Handsome kine that need no feeding,
Beautiful if not well-tended;
Need not tie them up at evening,
Need not free them in the morning,
Need not hunt them, need not feed them,
Need not give them salt nor water.

"Thinkest thou my race is lowly,
Dost thou think me born ignoble,
Does my lineage agrieve thee?
Was not born in lofty station,
From a tribe of noble heroes,
From a worthy race descended;
But I have a sword of fervor,
And a spear yet filled with courage,
Surely these are well descended,
These were born from hero-races,
Sharpened by the mighty Hisi,
By the gods were forged and burnished;
Therefore will I give thee greatness,
Greatness of my race and nation,
With my broadsword filled with fervor,
With my spear still filled with courage."

Anxiously the sighing maiden
Thus addresses Lemminkainen:
"O thou Ahti, son of Lempo,
Wilt thou take this trusting virgin,
As thy faithful life-companion,
Take me under thy protection,
Be to me a faithful husband,
Swear to me an oath of honor,
That thou wilt not go to battle,
When for gold thou hast a longing,
When thou wishest gold and silver?"
This is Lemminkainen's answer:
I will swear an oath of honor,
That I'll never go to battle,
When for gold I feel a longing,
When I wish for gold and silver.
Swear thou also on thine honor,
Thou wilt go not to the village,
When desire for dance impels thee,
Wilt not visit village-dances."

Thus the two made oath together,
Registered their vows in heaven,
Vowed before omniscient Ukko,
Ne'er to go to war vowed Ahti,
Never to the dance, Kyllikki.

Lemminkainen, full of joyance,
Snapped his whip above his courser,
Whipped his racer to a gallop,
And these words the hero uttered:
"Fare ye well, ye Sahri-meadows,
Roots of firs, and stumps of birch-trees.
That I wandered through in summer,
That I travelled o'er in winter,
Where ofttimes in rainy seasons,
At the evening hour I lingered,
When I sought to win the virgin,
Sought to win the Maid of Beauty,
Fairest of the Sahri-flowers.
Fare ye well, ye Sahri-woodlands,
Seas and oceans, lakes and rivers,
Vales and mountains, isles and inlets,
Once the home of fair Kyllikki!"

Quick the racer galloped homeward,
Galloped on along the highway,
Toward the meadows of Wainola,
To the plains of Kalevala.

As they neared the Ahti-dwellings,
Thus Kyllikki spake in sorrow:
"Cold and drear is thy cottage,
Seeming like a place deserted;
Who may own this dismal cabin,
Who the one so little honored?"

Spake the hero, Lemminkainen,
These the words that Ahti uttered:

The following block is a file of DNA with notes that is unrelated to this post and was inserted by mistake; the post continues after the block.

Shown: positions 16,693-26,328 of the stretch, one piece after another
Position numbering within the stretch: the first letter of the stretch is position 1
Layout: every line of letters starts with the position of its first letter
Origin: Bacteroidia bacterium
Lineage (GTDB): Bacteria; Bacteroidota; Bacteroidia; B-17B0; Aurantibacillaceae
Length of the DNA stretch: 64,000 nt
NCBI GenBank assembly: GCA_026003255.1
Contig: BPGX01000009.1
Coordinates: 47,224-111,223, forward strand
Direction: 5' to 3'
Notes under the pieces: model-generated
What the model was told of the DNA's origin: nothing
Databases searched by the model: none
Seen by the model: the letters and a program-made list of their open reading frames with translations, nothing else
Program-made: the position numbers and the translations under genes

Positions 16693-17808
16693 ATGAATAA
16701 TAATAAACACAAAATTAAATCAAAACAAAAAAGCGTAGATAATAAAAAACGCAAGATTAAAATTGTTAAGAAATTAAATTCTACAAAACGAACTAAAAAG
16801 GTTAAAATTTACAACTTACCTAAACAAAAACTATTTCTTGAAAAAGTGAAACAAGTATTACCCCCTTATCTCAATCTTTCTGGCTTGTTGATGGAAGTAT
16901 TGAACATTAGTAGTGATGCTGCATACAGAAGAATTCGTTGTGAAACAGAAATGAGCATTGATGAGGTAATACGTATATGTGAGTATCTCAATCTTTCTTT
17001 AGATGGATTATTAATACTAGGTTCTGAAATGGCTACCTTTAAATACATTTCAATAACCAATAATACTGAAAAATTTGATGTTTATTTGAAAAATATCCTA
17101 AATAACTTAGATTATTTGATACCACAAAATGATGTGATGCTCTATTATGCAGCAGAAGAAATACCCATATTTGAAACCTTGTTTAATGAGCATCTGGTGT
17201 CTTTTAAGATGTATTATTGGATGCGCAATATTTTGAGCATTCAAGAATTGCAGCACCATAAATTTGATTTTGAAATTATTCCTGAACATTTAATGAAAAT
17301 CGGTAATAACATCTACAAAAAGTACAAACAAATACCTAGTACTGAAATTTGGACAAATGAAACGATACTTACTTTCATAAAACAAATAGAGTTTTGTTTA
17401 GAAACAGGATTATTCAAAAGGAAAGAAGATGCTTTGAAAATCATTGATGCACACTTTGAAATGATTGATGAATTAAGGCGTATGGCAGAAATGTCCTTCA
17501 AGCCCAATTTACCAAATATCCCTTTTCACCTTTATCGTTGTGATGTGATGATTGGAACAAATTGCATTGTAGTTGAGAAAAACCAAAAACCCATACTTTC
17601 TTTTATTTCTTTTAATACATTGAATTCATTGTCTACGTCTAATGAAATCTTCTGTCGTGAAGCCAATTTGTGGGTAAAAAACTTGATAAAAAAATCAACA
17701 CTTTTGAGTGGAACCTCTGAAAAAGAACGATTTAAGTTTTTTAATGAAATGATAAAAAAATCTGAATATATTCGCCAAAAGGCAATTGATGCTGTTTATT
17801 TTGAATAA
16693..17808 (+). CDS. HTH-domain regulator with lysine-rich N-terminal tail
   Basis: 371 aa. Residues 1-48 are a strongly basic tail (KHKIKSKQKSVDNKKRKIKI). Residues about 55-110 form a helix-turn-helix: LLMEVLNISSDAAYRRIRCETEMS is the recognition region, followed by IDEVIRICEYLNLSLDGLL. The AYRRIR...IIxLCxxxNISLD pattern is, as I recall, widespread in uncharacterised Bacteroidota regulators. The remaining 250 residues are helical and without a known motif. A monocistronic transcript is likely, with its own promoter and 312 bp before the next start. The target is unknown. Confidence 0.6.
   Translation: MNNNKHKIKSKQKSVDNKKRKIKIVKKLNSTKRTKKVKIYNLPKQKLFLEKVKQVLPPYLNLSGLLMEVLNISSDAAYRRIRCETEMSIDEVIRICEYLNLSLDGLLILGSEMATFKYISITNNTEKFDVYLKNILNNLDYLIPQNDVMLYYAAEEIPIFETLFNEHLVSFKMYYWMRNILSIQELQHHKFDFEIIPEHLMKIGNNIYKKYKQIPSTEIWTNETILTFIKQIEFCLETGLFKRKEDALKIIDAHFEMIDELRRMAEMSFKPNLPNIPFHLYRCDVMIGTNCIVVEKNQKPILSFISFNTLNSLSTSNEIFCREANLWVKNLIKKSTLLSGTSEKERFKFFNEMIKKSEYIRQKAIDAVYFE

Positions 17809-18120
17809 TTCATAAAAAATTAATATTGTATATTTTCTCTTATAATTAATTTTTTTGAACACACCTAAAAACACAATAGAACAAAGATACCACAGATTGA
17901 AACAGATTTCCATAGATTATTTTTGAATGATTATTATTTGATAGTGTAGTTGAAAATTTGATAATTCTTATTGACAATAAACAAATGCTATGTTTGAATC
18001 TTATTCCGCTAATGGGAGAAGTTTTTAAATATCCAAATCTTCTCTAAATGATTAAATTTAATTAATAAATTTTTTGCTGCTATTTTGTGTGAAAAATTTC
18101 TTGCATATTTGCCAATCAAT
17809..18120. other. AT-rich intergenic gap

"Do not grieve about my cottage,
Have no care about my chambers;
I shall build thee other dwellings,
I shall fashion them much better,
Beams, and posts, and sills, and rafters,
Fashioned from the sacred birch-wood."

Now they reach the home of Ahti,
Lemminkainen's home and birthplace,
Enter they his mother's cottage;
There they meet his aged mother,
These the words the mother uses:
"Long indeed hast thou been absent,
Long in foreign lands hast wandered,
Long in Sahri thou hast lingered!"
This is Lemminkainen's answer:
"All the host of Sahri-women,
All the chaste and lovely maidens,
All the maids with braided tresses,
Well have paid for their derision,
For their scorn and for their laughter,
That they basely heaped upon me.
I have brought the best among them
In my sledge to this thy cottage;
Well I wrapped her in my fur-robes,
Kept her warm enwrapped in bear-skin,
Brought her to my mother's dwelling,
As my faithful life-companion;
Thus I paid the scornful maidens,
Paid them well for their derision.

"Cherished mother of my being,
I have found the long-sought jewel,
I have won the Maid of Beauty.
Spread our couch with finest linen,
For our heads the softest pillows,
On our table rarest viands,
So that I may dwell in pleasure
With my spouse, the bride of honor,
With the pride of distant Sahri."
This the answer of the mother:
"Be thou praised, O gracious Ukko,
Loudly praised, O thou Creator,
Since thou givest me a daughter,
Ahti's bride, my second daughter,
Who can stir the fire at evening,
Who can weave me finest fabrics,
Who can twirl the useful spindle,
Who can rinse my silken ribbons,
Who can full the richest garments.

"Son beloved, praise thy Maker,
For the winning of this virgin,
Pride and joy of distant Sahri
Kind indeed is thy Creator,
Wise the ever-knowing Ukko!
Pure the snow upon the mountains,
Purer still thy Bride of Beauty;
White the foam upon the ocean,
Whiter still her virgin-spirit;
Graceful on the lakes, the white-swan,
Still more graceful, thy companion:
Beautiful the stars in heaven,
Still more beautiful, Kyllikki.
Larger make our humble cottage,
Wider build the doors and windows,
Fashion thou the ceilings higher,
Decorate the walls in beauty,
Now that thou a bride hast taken
From a tribe of higher station,
Purest maiden of creation,
From the meadow-lands of Sahri,
From the upper shores of Northland."

Next: Rune XII. Kyllikki's Broken Vow.